Treating children in adult psychiatric wards is a "national scandal", says the Children's Commissioner for England.
By Alison Holt
Social Affairs correspondent, BBC News
Professor Sir Al Aynsley-Green told the BBC he fears children leave in a poorer condition than when they went in.
A report to be published next week by the charity Young Minds warns there are not enough emergency beds for children with mental health problems.
Almost 1,000 under-18s spend time on an adult ward in a year, with more than half of those admissions inappropriate.
Young Minds' report, prepared for the Children's Commissioner, details the experiences of sixteen young people, aged between 13 and 19, who have been treated on adult wards for their mental health problems.
Some were held in police cells or accident and emergency units whilst a search was made for a place which could take them.
Most felt frightened and confused with little information about what was happening to them.
The report also says placing vulnerable teenagers on an adult ward raises child protection issues, with some of the teenagers being offered drugs or facing sexual advances.
Sir Al said the situation is a "national scandal".
"It wouldn't surprise me if children leave adult wards worse than when they went in.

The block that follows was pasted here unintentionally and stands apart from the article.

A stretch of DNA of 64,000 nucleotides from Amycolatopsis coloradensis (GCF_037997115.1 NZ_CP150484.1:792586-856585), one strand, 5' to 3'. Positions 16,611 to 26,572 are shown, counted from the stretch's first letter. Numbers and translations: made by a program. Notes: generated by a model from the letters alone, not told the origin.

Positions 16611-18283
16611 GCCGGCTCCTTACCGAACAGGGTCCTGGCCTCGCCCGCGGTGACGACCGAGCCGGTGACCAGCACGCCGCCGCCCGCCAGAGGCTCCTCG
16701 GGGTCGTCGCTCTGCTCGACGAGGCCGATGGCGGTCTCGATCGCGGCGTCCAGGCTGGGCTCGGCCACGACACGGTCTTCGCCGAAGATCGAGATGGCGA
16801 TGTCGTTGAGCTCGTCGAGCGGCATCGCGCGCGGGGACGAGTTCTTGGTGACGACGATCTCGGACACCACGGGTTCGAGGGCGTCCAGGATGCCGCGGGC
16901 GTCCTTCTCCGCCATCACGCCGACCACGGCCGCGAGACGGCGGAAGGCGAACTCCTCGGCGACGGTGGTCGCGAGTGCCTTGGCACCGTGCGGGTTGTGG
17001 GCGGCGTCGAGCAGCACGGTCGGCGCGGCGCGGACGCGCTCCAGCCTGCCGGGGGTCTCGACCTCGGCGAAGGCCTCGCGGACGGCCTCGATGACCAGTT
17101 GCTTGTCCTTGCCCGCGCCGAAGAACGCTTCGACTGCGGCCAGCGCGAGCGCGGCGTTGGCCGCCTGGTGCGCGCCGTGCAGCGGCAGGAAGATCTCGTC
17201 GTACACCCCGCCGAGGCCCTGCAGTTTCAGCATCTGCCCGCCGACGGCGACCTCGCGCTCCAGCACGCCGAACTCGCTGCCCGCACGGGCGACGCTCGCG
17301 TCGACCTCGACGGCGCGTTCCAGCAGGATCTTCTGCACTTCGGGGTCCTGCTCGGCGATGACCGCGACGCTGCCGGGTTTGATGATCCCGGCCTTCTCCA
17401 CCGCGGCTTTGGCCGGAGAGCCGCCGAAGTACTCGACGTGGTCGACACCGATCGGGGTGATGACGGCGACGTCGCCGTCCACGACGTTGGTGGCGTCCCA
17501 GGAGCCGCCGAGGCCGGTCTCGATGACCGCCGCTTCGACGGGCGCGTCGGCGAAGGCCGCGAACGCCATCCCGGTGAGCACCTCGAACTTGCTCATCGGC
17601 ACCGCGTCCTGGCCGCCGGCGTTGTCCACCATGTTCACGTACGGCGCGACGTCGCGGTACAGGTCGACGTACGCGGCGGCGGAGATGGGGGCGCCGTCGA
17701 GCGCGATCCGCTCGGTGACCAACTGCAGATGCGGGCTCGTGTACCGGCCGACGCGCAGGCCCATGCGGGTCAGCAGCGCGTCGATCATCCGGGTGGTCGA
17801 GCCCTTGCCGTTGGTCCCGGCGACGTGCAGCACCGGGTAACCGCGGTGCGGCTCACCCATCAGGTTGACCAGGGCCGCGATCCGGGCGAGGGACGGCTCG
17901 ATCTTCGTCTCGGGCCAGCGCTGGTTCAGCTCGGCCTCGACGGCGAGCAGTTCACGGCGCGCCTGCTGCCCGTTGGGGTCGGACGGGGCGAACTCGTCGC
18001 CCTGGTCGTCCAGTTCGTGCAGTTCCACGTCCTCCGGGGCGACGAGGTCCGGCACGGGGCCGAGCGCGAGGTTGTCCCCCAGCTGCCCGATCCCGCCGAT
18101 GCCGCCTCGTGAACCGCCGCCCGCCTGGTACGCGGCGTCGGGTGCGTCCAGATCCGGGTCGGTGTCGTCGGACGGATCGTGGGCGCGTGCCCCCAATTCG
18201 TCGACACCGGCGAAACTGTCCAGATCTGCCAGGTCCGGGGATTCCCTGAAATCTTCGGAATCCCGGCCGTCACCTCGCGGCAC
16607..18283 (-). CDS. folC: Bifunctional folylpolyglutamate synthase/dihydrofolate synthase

"Putting children in an age-appropriate and developmentally-appropriate environment can only be better for them."
'It was scary'
Jay Taylor spent three weeks on an adult psychiatric ward in March this year because doctors couldn't find her a bed at a young people's unit.
'Age-appropriate care is needed'
She said: "I was really scared at first, it was nothing like I had ever seen before."
Jay saw one person being held down by nurses and forced to take their medication.
She says there was a lot of shouting and aggression with some patients clearly very disturbed.
"It did get scary when they came towards you and were shouting and stuff, with being so young I didn't know what to do."
Jay was suffering from depression and anorexia and had virtually stopped eating and drinking, needing to be fed through a tube to regain her strength.
She was admitted to the adult psychiatric unit in Newcastle.
"I was vulnerable. I became more depressed, I became isolated within myself, I wasn't getting the help I needed."
In recent years, extra money has gone into child and adolescent mental health services but they are still under pressure, and finding a bed in an emergency is difficult.
Dr Barry Chipchase of Northumberland, Tyne and Wear NHS Trust, one of the child psychiatrists involved in Jay's case, said they do their best to find more appropriate places for under 18's - but sometimes they have no choice.
"We know that most adolescent units are almost always full all of the time.
"I know this because if I have a young person who needs admitting and we don't have a bed in this unit, I have to ring round a number of other units around the country who tell me the same thing - that they don't have a bed."